The human brain is a magnificent instrument that has evolved over thousands of years to enable us to prosper in an impressive range of conditions. But it is wired to avoid complexity (not embrace it) and to respond quickly to ensure survival (not explore numerous options). In other words, our evolved decision heuristics have certain limitations, which have been studied extensively and documented over the last few decades, particularly by researchers in the field of behavioral economics. Indeed, the ways in which our brains are biased may be well suited to the environment of our ancestors, when a fast decision was often better than no decision at all. But the hypercompetitive and fast-paced world of business today requires short response times and more accurate responses and more exploration of potential opportunities.
The good news is that, thanks to the Internet and other information technologies, we now have access to more data — sometimes much more data — about customers, employees and other stakeholders so that, in principle, we can gain a more accurate and intimate understanding of our environment. But that’s not enough; decisions still need to be made. We must explore the data so that we can discover opportunities, evaluate them and proceed accordingly. The problem is that our limitations as individual decision makers have left us ill equipped to solve many of today’s demanding business problems. What if, though, we relied more on others to find those solutions?
To be sure, companies have long used teams to solve problems, focus groups to explore customer needs, consumer surveys to understand the market and annual meetings to listen to shareholders. But the words “solve,” “explore,” “understand” and “listen” have now taken on a whole new meaning. Thanks to recent technologies, including many Web 2.0 applications,1 companies can now tap into “the collective” on a greater scale than ever before. Indeed, the increasing use of information markets, wikis, “crowdsourcing,” “the wisdom of crowds” concepts, social networks, collaborative software and other Web-based tools constitutes a paradigm shift in the way that companies make decisions.2 Call it the emerging era of “Decisions 2.0.&
1. A.P. McAfee, “Enterprise 2.0: The Dawn of Emergent Collaboration,” MIT Sloan Management Review 47, no. 3 (Spring 2006): 21-28; and S. Cook, “The Contribution Revolution: Letting Volunteers Build Your Business,” Harvard Business Review 86 (October 2008): 60-69.
2. J. Howe, “Crowdsourcing: Why the Power of the Crowd Is Driving the Future of Business” (New York: Crown Business, 2008); D. Bollier, “The Rise Of Collective Intelligence: Decentralized Co-Creation of Value as a New Paradigm of Commerce and Culture,” A Report of the Sixteenth Annual Aspen Institute Roundtable on Information Technology (Washington, D.C.: The Aspen Institute, 2007); C. Li and J. Bernoff, “Groundswell: Winning in a World Transformed by Social Technologies” (Boston: Harvard Business School Press, 2008); B. Libert and J. Spector, “We Are Smarter Than Me: How to Unleash the Power of Crowds in Your Business” (Upper Saddle River, New Jersey: Pearson Education, Wharton School Publishing, 2007); A. Shuen, “Web 2.0: A Strategy Guide: Business Thinking and Strategies Behind Successful Web 2.0 Implementations” (Sebastopol, California: O’Reilly Media, 2008); T.W. Malone, “The Future of Work: How the New Order of Business Will Shape Your Organization, Your Management Style and Your Life” (Boston: Harvard Business School Press, 2004); and E. von Hippel, “Democratizing Innovation” (Cambridge, Massachusetts: MIT Press, 2005).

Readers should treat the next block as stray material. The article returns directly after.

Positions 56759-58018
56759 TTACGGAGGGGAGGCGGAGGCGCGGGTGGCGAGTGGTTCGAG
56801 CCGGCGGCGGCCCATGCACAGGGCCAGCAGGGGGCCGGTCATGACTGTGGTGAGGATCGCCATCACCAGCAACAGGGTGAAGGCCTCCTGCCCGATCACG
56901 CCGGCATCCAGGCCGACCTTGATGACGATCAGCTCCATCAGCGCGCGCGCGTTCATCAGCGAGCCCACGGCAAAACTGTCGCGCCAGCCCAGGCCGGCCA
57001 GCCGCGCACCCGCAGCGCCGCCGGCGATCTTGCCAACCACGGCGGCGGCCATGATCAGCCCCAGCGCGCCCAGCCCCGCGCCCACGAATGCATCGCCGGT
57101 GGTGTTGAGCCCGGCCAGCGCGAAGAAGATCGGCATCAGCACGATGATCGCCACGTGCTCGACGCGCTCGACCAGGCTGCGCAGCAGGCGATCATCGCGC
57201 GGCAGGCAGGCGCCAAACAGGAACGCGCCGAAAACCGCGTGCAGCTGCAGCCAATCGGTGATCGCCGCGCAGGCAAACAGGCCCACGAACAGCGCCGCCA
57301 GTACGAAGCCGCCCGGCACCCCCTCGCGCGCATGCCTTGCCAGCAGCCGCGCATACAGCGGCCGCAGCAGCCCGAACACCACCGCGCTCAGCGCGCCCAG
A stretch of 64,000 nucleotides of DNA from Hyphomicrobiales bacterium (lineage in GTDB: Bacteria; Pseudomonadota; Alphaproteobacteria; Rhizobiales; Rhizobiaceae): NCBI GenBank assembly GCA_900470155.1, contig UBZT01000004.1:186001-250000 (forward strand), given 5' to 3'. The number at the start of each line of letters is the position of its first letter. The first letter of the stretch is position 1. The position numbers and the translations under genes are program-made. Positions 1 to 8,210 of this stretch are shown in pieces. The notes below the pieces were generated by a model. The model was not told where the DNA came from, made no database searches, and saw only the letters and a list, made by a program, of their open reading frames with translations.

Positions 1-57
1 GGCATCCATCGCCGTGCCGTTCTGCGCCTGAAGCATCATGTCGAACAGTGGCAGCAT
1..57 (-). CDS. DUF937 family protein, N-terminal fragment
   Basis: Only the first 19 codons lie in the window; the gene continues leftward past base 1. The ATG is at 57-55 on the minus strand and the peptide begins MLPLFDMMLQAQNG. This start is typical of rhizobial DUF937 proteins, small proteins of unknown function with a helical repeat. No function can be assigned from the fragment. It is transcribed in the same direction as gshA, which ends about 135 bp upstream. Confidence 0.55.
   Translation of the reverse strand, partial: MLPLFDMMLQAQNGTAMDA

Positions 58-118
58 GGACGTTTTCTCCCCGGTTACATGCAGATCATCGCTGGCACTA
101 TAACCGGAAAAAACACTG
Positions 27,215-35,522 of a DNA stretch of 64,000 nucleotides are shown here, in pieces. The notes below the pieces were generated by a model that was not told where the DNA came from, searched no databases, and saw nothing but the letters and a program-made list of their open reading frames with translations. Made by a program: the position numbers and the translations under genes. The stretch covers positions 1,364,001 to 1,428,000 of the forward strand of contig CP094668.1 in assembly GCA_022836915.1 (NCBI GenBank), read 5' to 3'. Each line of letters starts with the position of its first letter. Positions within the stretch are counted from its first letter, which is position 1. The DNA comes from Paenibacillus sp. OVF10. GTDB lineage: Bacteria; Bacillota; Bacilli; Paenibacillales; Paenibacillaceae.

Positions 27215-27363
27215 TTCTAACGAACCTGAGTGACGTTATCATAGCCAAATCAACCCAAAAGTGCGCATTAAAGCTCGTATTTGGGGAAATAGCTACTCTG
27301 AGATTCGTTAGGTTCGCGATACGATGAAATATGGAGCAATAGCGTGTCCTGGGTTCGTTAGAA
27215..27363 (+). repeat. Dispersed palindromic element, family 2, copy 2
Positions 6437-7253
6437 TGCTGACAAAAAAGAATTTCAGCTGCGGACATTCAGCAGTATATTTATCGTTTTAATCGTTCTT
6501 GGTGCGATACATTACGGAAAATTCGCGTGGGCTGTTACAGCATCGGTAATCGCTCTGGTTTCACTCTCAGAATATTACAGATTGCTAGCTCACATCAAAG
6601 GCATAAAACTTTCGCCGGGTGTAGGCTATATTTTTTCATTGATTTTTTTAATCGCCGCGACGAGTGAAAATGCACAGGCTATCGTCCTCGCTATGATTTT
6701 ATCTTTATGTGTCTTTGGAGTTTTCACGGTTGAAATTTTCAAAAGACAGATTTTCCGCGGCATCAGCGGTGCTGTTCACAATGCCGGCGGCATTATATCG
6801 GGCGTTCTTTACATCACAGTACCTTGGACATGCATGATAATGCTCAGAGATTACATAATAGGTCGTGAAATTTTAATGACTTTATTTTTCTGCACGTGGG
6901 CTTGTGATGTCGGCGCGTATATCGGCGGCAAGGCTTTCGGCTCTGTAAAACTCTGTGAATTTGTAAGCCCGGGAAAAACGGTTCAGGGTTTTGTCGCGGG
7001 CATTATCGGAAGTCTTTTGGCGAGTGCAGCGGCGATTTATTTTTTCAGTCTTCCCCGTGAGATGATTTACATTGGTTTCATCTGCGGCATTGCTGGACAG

3. A much more exhaustive coverage of the field, as well as a very good taxonomy of collective-intelligence applications, can be found at the MIT Center for Collective Intelligence (www.cci.mit.edu).
4. D.G. Myers, “Intuition: Its Powers and Perils” (New Haven, Connecticut: Yale University Press, 2004).
5. K.R. Lakhani and J.A. Panetta, “The Principles of Distributed Innovation,” Innovations: Technology, Governance, Globalization 2, no. 3 (2007): 97-112.
7. J. Surowiecki, “The Wisdom of Crowds: Why the Many Are Smarter Than the Few and How Collective Wisdom Shapes Business, Economies, Societies and Nations” (New York: Doubleday, 2004); and R. Dye, “The Promise of Prediction Markets: A Roundtable,” McKinsey Quarterly, no. 2 (2008): 83-93.
8. E. Bonabeau and C. Meyer, “Swarm Intelligence: A Whole New Way to Think About Business,” Harvard Business Review 79 (May 2001): 106-114.
9. S.E. Page, “The Difference: How the Power of Diversity Creates Better Groups, Firms, Schools, and Societies” (Princeton, New Jersey: Princeton University Press, 2007).
10. I. Wylie, “Who Runs This Team, Anyway?” Fast Company (March 2002).
11. D.W. Stephenson and E. Bonabeau, “Expecting the Unexpected: The Need for a Networked Terrorism and Disaster Response Strategy,” Homeland Security Affairs III (2007): 1-8; and C.H. Shirky, “Here Comes Everybody: The Power of Organizing Without Organizations” (New York: The Penguin Press, 2008).
12. D.E. O’Leary, “Wikis: ‘From Each According to His Knowledge,’” Computer (February 2008): 34-41.
13. D. Tapscott and A.D. Williams, “Wikinomics: How Mass Collaboration Changes Everything” (New York: Portfolio, 2008).
14. Surowiecki, “The Wisdom of Crowds.”
15. Howe, “Crowdsourcing”; and C.R. Sunstein, “Infotopia: How Many Minds Produce Knowledge” (New York: Oxford University Press, 2006).